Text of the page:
How am I supposed to implement value-semantics for multi-threaded environment without synchronization?

I've been thought "value-semantic" means full isolation for different instances. For example,

let a = "abc"
var b = a // copied and isolated.
b.append("def") // changes in b never affect to a

This is also true for multi-threaded environment as long as I make another instance.

let a = "abc" { [b = a] in b.append("def") } // copied and isolated. changes in b never affect to a.

This is well explained in this article. This article clearly says you can pass value-semantic types freely among threads without synchronization.

Importantly, you can safely pass copies of values across threads without synchronization. In the spirit of improving safety, this model will help you write more predictable code in Swift.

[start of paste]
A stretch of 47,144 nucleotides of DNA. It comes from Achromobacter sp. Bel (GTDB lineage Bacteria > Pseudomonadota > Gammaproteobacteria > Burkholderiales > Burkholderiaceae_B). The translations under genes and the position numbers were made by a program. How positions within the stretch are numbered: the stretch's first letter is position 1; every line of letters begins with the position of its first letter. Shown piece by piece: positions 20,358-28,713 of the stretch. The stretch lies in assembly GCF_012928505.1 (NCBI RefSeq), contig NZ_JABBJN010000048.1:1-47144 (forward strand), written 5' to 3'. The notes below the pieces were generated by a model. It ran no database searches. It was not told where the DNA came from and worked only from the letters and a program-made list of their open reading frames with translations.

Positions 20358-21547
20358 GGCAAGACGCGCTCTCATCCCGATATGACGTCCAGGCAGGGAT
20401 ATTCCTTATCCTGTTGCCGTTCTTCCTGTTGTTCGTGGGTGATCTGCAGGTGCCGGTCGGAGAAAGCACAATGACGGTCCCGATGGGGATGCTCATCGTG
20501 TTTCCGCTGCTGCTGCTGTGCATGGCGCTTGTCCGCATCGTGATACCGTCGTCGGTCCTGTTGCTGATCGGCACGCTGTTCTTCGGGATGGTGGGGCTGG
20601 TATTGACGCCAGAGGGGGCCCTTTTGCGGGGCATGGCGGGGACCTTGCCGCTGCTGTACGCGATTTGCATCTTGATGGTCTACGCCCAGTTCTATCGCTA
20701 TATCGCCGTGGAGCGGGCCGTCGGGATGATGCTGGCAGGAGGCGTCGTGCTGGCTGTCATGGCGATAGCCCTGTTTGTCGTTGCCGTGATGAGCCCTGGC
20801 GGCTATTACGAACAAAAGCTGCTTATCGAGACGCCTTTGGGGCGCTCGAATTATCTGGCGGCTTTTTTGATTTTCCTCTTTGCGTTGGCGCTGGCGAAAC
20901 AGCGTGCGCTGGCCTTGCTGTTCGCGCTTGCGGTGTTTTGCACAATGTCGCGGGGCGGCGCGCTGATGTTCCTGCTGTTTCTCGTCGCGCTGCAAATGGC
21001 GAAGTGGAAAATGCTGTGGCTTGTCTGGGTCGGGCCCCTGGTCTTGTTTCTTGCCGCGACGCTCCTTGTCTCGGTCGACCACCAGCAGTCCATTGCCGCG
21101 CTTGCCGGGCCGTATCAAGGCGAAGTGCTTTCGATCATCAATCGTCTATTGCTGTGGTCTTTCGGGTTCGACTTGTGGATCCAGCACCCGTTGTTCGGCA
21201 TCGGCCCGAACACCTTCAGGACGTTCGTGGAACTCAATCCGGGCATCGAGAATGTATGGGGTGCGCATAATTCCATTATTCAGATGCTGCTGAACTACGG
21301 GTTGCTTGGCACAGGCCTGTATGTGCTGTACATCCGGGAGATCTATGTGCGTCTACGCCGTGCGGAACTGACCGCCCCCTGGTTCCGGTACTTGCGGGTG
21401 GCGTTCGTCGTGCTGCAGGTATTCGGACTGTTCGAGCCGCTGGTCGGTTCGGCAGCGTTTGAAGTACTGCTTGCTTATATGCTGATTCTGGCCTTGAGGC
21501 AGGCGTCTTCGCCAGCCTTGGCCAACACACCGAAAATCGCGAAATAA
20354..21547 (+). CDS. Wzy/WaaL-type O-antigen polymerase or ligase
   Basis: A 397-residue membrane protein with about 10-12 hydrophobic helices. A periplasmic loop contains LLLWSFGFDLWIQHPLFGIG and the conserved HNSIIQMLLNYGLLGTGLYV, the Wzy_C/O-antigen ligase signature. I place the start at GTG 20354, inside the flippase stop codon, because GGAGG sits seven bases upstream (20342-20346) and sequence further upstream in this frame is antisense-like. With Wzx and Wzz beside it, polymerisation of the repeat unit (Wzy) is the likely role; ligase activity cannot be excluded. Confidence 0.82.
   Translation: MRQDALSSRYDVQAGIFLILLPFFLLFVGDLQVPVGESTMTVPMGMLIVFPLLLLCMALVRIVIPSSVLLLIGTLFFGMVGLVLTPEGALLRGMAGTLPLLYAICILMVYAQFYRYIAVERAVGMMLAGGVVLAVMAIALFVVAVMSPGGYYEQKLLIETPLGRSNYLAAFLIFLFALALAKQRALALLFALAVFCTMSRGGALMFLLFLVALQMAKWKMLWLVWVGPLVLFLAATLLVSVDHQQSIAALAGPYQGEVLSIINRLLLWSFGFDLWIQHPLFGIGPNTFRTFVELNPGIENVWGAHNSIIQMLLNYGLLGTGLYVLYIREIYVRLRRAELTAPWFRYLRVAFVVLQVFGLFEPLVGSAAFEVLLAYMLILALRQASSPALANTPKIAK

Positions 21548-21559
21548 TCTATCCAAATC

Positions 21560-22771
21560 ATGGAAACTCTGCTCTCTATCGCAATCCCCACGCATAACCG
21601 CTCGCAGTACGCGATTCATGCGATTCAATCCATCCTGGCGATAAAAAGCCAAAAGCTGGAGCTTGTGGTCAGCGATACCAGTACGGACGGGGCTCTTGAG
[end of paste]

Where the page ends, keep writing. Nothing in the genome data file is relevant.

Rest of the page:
AFAIK, the recommended way to build such value-semantic types is CoW pattern which depends on isKnownUniquelyReferenced function to provide the copy and isolate property.

But when I see the manual, the manual says the function can return false positive in multi-threaded access, then IMO, accidental simultaneous write to a shared storage can happen, and assumption of "copy & isolate" can be broken. Furthermore, the function manual says synchronization is required to make the function work properly. Then, types built with CoW pattern with this function is not value-type anymore because two instances are not fully isolated without synchronization.

What am I supposed to do to build fully value-type semantics like String or Array? Is CoW pattern really enough? How is it possible to build synchronization-free types with isKnownUniquelyReferenced function that requires synchronization? Is there some hidden magic that I don't know? Please let me know how I am supposed to make CoW value-types.